plugins {
    id("org.gradlex.build-parameters") version "1.3"
}

buildParameters {
    pluginId("mybuild.build-params")
}
plugins {
    id 'org.gradlex.build-parameters' version '1.3'
}

buildParameters {
    pluginId 'mybuild.build-params'
}

And then in your build script:

plugins {
    id("mybuild.build-params")
}
plugins {
    id 'mybuild.build-params'
}

Defining parameters

This plugin supports String, boolean, integer and enum types for modelling build parameters. Parameters can be defined with and without default value. If no default value is defined, the resulting compile-safe parameter accessor will be a org.gradle.api.provider.Provider. If a default value is defined, the resulting compile-safe parameter accessor will have the actual parameter type.

String parameters

Use the string method to define parameters of type String:

buildParameters {
    string("myString") {
        description.set("Optional description of the string parameter")
        defaultValue.set("Optional default value")
    }
}
buildParameters {
    string('myString') {
        description = 'Optional description of the string parameter'
        defaultValue = 'Optional default value'
    }
}

Int parameters

Use the integer method to define parameters of type Integer:

buildParameters {
    integer("myInt") {
        description.set("Optional description of the int parameter")
        defaultValue.set(9) // optional
    }
}
buildParameters {
    integer('myInt') {
        description = 'Optional description of the int parameter'
        defaultValue = 9 // optional
    }
}

Boolean parameters

Use the bool method to define parameters of type Boolean:

buildParameters {
    bool("mybool") {
        description.set("Optional description of the bool parameter")
        defaultValue.set(true) // optional
    }
}
buildParameters {
    bool('mybool') {
        description = 'Optional description of the bool parameter'
        defaultValue = false // optional
    }
}

Boolean parameters can only be set to 'true' or 'false'. The empty string is also mapped to 'true' so that -Pmybool is the same as -Pmybool=true. All other values will lead to an error during build configuration.

Enum parameters

Use the enumeration method to define enumeration parameters. The build-parameters plugin will generate an enum class based on the name of the parameter and the supplied value list.

buildParameters {
    enumeration("myEnum") {
        description.set("Optional description of the enum parameter")
        values.addAll("One", "Two", "Three")
        defaultValue.set("One") // optional
    }
}
buildParameters {
    enumeration('myEnum') {
        description = 'Optional description of the enum parameter'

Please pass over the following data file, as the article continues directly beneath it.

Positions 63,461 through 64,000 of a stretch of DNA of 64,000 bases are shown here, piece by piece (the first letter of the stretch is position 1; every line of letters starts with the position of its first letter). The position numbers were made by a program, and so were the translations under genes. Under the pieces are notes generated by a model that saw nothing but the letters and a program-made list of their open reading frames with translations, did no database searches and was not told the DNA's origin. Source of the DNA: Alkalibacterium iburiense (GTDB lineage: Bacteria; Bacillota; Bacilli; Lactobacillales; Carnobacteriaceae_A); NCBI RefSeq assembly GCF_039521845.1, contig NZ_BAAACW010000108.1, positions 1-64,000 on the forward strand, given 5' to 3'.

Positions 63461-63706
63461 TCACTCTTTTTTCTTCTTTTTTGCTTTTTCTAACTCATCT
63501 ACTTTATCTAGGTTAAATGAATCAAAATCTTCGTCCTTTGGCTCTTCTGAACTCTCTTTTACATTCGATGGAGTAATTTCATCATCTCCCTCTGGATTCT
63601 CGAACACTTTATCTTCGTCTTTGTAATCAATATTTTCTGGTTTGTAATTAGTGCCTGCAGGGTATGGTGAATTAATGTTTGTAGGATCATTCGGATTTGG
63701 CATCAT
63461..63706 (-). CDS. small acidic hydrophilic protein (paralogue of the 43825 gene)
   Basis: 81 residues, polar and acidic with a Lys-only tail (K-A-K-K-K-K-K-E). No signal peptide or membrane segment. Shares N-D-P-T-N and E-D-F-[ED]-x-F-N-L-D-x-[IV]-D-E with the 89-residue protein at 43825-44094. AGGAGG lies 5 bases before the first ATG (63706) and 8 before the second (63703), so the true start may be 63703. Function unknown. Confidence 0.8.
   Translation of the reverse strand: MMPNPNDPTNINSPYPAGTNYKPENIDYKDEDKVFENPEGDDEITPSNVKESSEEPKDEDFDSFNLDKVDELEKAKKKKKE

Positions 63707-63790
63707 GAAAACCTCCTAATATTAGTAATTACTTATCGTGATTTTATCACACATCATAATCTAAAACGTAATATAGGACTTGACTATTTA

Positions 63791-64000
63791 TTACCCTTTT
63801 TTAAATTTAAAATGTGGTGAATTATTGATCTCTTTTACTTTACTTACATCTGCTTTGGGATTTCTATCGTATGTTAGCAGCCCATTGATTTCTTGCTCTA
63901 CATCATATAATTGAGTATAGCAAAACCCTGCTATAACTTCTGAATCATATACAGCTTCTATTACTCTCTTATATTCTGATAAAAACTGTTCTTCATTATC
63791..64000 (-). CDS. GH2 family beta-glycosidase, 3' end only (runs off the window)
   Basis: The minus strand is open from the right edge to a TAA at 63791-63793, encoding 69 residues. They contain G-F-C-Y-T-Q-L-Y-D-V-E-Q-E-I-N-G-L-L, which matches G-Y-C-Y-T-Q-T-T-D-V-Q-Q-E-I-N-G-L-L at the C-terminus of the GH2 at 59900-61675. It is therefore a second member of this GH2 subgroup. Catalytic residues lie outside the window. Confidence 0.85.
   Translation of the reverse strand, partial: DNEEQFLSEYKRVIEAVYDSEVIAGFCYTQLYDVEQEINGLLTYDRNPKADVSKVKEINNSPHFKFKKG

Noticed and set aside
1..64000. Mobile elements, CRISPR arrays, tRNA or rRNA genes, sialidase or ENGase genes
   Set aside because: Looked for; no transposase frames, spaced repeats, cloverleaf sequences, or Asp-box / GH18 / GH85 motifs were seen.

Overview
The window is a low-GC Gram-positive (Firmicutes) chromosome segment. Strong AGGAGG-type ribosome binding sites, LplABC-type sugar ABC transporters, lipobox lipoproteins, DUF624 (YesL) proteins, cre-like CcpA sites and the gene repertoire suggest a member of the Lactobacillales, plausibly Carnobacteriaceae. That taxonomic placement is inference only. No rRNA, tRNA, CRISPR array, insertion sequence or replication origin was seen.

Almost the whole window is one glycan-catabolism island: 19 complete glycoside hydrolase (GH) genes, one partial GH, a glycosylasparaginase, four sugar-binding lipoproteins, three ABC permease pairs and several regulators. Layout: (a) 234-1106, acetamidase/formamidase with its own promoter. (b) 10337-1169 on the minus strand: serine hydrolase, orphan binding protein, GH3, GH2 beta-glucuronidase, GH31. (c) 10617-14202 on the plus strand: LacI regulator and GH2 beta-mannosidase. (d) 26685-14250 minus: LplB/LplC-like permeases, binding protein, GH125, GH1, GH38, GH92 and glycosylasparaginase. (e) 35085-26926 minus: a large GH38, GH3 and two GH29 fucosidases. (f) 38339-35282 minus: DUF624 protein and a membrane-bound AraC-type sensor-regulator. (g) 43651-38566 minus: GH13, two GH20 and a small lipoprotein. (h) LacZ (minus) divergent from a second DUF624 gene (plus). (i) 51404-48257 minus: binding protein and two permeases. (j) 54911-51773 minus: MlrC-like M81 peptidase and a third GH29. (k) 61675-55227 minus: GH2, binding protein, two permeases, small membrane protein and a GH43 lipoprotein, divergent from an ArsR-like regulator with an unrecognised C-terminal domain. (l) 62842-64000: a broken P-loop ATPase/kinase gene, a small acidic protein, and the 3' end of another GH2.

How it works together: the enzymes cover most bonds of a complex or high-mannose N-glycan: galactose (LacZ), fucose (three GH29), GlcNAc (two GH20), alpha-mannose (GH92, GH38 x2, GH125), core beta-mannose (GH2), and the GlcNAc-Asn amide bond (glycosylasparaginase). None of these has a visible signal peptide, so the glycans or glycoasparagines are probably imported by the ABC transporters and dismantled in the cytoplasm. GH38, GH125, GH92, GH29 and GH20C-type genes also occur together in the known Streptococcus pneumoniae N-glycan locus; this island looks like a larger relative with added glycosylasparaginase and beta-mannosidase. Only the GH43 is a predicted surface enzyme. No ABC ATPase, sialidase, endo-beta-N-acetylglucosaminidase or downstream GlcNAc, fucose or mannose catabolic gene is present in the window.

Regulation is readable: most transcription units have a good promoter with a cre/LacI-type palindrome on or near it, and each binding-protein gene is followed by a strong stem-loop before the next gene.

values = ['One', 'Two', 'Three']
        defaultValue = 'One' // optional
    }
}

Using an enum parameter you can restrict he values that can be passed to the build. The generated enum class will look like the following:

public enum MyEnum {
    One, Two, Three;
}

Grouping parameters

Parameters can be namespaced using the group method:

buildParameters {
    group("myGroup") {
        description.set("Optional description of the group")
        string("myString")
        integer("myInt")
    }
}
buildParameters {
    group('myGroup') {
        description = "Optional description of the group"
        string('myString')
        integer('myInt')
    }
}

The group name will be used to namespace parameters when supplied via the command line:

./gradlew help -PmyGroup.myString=hello -PmyGroup.myInt=1

And when accessing them in build scripts:

println(buildParameters.myGroup.myString.get())
println(buildParameters.myGroup.myInt.get())
println buildParameters.myGroup.myString.get()
println buildParameters.myGroup.myInt.get()

Deriving parameter values from environment variables

Sometimes you may want to supply a build parameter using the system environment. A good example of this is the CI variable that most CI servers set. By looking at this variable the build can detect that it’s running in a CI environment.

Parameters supplied via the command line take precedence over those supplied via the environment.

In order to derive a build parameter value from the environment, use the fromEnvironment() method:

buildParameters {
    bool("ci") {
        fromEnvironment()
        defaultValue.set(false)
    }
}
buildParameters {
    bool('ci') {
        fromEnvironment()
        defaultValue = false
    }
}

The fromEnvironment() method will translate the parameters property path into SCREAMING_SNAKE_CASE and use that to look up the value in the environment. In the example above ci will be translated to CI.

The translation also works in combination with grouped paramters:

buildParameters {
    group("myGroup") {
        string("someString") {
            fromEnvironment()
        }
    }
}
buildParameters {
    group('myGroup') {
        string('someString') {
            fromEnvironment()
        }
    }
}

The mygroup.someString parameter can then be set by configuring the MYGROUP_SOMESTRING environment variable.

If you need full control over the environment variable name used to look up the parameters value, use the fromEnvironment(String) overload.

buildParameters {
    group("someGroup") {
        string("someString") {
            fromEnvironment("SOME_CUSTOM_ENV_VAR")
        }
    }
}
buildParameters {
    group('someGroup') {
        string('someString') {
            fromEnvironment('SOME_CUSTOM_ENV_VAR')
        }
    }
}

Given the configuration above, the generated plugin will look up the SOME_CUSTOM_ENV_VAR variable for setting the value of myGroup.someString.

The plugin does not verify whether the value supplied to fromEnvironment(String) is a valid environment variable name. It’s the responsibility of the user to make sure only upper case letters and underscores are used.